https://play.google.com/books/reader?printsec=frontcover&output=reader&id=ywlaAAAAYAAJ&pg=GBS.PA75

david.lister.1671 (author)2015-03-20

I wouldn't do it your way at all. I'd just get a hole saw the same size as the tube the first tube is fitting onto and then drill a hole at the appropriate angle.

It can't help but fit.

Absolutely. I think it would be hard to be accurate without a drill press or a mill. Also, some sort of jig or fixture would be a good idea to maintain accuracy. There are also dedicated cutters available that last a lot longer than the usual hole saw and can be resharpened. See:

http://www.torchandfile.com/INTEGRAL-SHANK-CUTTER-286_p_1084.html


Hmm, looks like a nice piece of kit, but can't help wondering how many 'normal' hole cutters i could buy with $187.
Plus it isn't the sort of tool you can pop into a cordless drill chuck and drill with. No pilot drill. If you have the access to that sort of equipment, i wonder why you'd be looking at a site like this.

Access to a wide variety of machine tools went away when I retired.

I have to say you're a better craftsman than I am. I don't think I could do this with a cordless drill at an angle of say 72 degrees. Even getting the pilot bit to stay in one place when drilling 0.028" wall 4130 is a challenge for me.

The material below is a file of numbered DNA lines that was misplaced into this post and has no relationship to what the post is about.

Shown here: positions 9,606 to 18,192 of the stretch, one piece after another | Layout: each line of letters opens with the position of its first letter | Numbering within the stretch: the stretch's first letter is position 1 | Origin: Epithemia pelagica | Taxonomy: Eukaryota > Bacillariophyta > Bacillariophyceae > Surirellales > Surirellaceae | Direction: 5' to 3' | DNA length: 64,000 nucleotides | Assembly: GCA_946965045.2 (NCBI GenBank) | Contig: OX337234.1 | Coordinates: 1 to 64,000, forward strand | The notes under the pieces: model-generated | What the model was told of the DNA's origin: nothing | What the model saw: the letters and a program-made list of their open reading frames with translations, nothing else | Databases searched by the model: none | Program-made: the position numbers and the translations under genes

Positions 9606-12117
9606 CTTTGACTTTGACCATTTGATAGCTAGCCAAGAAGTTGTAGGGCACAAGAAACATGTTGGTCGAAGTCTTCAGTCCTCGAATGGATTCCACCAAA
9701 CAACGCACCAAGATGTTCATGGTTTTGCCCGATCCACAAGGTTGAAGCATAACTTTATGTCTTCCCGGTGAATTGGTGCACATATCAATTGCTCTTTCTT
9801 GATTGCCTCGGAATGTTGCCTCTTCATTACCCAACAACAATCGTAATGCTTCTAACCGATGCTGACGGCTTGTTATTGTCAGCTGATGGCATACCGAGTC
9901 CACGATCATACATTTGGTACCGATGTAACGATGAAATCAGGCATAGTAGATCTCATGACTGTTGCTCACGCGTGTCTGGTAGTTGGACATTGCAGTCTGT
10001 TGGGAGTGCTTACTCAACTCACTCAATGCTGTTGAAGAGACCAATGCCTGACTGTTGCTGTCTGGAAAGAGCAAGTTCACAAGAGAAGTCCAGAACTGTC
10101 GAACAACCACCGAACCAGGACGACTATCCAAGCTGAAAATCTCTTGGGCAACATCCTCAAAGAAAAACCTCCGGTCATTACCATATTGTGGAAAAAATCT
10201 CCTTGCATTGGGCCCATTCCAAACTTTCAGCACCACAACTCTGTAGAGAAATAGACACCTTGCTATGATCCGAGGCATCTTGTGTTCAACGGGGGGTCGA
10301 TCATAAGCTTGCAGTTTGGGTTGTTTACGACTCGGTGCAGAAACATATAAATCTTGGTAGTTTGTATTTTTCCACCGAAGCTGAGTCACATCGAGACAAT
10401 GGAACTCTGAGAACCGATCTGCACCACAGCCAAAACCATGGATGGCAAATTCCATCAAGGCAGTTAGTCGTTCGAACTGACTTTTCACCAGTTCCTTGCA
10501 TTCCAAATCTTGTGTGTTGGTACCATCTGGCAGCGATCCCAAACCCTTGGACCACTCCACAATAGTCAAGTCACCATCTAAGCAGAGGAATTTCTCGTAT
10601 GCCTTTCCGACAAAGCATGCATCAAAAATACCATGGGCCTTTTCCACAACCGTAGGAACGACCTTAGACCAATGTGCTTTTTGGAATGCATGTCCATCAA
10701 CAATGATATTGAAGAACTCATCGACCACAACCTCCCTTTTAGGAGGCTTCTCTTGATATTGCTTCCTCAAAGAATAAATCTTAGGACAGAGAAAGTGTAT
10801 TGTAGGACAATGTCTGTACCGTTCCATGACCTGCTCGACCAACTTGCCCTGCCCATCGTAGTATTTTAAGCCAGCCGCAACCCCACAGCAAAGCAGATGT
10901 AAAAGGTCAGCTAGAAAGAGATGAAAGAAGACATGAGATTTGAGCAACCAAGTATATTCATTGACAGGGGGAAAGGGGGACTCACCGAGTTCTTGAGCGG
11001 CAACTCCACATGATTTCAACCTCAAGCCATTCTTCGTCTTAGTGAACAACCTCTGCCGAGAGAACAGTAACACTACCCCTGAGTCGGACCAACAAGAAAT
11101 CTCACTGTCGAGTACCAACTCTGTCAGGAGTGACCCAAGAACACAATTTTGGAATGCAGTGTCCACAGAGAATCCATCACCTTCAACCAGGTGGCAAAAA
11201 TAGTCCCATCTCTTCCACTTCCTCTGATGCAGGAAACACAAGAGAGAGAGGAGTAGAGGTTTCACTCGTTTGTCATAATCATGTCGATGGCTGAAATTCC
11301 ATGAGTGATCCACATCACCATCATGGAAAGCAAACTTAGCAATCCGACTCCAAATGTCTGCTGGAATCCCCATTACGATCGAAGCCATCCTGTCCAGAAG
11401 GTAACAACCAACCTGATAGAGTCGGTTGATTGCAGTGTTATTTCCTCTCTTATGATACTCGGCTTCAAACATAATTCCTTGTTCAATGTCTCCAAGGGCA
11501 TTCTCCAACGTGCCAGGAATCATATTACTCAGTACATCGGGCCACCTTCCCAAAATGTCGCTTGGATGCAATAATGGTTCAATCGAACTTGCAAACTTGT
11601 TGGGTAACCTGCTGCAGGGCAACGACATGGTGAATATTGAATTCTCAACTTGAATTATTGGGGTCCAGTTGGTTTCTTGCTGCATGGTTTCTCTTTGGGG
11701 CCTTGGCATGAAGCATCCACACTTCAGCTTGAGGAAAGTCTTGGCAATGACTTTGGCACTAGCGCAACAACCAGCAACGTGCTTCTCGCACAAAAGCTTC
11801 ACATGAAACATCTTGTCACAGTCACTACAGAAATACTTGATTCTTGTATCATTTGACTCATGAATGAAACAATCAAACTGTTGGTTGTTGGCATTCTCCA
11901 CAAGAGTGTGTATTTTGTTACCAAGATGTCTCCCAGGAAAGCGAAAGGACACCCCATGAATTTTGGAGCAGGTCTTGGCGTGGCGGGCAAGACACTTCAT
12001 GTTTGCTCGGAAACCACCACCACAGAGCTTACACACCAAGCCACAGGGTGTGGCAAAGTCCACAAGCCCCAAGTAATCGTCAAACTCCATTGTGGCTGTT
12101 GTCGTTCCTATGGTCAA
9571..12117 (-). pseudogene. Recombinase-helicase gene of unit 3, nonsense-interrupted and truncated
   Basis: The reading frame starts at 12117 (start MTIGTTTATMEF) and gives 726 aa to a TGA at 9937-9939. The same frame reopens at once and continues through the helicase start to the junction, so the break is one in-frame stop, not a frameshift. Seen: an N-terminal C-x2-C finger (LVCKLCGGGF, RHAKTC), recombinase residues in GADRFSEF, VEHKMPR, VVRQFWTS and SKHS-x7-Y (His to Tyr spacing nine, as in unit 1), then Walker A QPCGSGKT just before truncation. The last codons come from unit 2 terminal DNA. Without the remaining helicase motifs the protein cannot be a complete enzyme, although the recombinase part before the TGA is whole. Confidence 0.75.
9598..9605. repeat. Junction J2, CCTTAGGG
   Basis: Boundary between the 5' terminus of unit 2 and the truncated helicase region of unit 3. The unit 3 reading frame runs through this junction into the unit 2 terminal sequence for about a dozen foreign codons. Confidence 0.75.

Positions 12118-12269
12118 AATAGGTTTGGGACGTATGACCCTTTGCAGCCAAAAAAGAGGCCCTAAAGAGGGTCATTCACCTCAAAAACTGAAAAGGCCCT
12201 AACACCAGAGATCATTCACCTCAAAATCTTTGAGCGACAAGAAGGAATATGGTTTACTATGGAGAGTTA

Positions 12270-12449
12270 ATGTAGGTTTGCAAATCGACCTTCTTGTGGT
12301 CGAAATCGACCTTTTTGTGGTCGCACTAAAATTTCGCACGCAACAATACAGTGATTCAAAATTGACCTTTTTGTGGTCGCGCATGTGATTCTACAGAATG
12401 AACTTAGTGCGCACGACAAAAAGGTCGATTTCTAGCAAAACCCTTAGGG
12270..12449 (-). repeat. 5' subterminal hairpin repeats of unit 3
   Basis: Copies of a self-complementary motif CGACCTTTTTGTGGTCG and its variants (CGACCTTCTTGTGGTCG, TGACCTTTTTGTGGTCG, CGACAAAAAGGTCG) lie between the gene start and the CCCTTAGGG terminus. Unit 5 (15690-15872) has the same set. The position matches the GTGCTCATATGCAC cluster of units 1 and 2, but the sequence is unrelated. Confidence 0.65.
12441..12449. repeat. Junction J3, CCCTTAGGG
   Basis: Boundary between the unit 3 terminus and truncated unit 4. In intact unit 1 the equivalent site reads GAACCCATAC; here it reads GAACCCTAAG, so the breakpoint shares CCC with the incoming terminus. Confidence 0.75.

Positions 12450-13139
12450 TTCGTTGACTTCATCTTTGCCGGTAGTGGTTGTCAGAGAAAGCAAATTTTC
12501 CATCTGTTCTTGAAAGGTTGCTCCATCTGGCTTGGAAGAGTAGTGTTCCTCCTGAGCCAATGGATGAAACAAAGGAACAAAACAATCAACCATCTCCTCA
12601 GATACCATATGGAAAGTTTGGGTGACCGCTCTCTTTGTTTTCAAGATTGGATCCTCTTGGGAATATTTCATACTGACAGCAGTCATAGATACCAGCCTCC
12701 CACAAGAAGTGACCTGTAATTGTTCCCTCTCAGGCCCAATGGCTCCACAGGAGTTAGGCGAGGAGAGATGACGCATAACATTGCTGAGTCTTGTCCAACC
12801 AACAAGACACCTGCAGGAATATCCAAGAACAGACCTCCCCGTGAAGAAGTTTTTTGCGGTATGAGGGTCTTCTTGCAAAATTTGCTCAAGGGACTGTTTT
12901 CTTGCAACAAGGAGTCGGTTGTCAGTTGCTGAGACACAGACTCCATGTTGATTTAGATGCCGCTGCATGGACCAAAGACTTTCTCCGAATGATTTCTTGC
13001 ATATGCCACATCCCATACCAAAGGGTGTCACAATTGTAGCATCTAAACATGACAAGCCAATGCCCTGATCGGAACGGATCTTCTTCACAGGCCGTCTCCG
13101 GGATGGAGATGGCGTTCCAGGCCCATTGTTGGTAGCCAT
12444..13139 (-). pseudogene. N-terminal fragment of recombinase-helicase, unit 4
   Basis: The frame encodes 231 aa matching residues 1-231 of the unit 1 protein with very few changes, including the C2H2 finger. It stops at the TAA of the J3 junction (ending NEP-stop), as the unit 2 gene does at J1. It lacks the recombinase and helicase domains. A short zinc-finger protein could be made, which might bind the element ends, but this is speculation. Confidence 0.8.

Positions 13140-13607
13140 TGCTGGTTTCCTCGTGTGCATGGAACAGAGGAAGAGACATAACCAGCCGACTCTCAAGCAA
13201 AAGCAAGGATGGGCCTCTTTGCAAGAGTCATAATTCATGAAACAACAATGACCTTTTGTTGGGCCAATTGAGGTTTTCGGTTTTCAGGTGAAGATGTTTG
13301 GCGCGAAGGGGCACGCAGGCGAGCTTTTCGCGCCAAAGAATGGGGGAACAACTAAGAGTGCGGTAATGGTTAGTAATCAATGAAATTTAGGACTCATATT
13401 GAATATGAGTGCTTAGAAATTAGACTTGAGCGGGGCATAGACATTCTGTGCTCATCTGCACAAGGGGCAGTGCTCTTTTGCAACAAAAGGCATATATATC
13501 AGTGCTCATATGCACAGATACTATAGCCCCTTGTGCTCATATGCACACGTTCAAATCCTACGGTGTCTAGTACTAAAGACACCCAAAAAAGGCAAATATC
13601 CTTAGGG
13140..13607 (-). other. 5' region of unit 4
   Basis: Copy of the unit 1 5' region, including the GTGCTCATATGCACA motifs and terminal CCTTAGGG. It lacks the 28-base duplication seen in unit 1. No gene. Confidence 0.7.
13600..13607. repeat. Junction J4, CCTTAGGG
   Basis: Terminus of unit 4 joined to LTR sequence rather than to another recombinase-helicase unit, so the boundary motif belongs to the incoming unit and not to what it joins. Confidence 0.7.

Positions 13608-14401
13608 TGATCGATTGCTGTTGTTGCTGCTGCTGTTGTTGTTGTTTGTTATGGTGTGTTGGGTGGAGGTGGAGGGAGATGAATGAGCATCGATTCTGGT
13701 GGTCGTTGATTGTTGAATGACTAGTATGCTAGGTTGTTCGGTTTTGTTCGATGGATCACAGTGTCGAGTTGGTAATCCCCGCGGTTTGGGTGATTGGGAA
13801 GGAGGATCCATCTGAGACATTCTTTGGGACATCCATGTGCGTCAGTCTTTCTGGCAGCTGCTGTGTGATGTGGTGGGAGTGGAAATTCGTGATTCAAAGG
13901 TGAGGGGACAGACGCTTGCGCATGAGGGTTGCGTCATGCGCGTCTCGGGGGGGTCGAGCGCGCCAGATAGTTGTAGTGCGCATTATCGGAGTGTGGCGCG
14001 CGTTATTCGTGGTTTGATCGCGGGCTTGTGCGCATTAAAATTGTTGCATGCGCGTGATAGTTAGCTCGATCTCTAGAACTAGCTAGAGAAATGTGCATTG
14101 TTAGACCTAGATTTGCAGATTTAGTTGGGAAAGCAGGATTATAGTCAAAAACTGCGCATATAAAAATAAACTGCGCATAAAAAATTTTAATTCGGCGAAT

You would do the community a service was you to publish an Instructable demonstrating how you overcome the challenges of maintaining accuracy.

I like the instructables web site. While most of the content is not interesting to me, there are some gems I have stumbled upon.

Exactly. This works every time and I've proved it countless times as an aluminum boat builder, where it's often a requirement for handrails, spars and so forth.

mjenk20236 (author)suncoaster22015-03-20

I've used hole saws and cnc laser cutting in a production environment. The idea was to make the process available to anyone with a vise and $20 for a half round file.

BTW, how many miters on a typical boat rail? I wouldn't do it with a file either. Using TIG or spool gun?

NitroRustlerDriver (author)2015-03-15

This is also a pretty nifty way to do it:

http://www.pirate4x4.com/forum/shop-tools/456800-chop-saw-notching-101-pictures.html

I followed your link and agree it's a good, quick way to make the notches for welding where good penetration of the parent material will occur. The ability to fill small gaps without loss of joint strength when using a welding process has a lot of merits. One of my teachers didn't bother to miter at all when welding up projects out of 1/2" EMT. Tack and fill.

In brazing, I'm shooting for a very thin layer of filler between the cut edge of the mitered tube and outside surface of other tube. In the picture below, the joint fit-up on the left is preferred. When brazing, I use the file to shape the cut edge to the shape of the mating tube. This contouring is most pronounced on the "ears" of the miter as shown on the photograph on the pattern.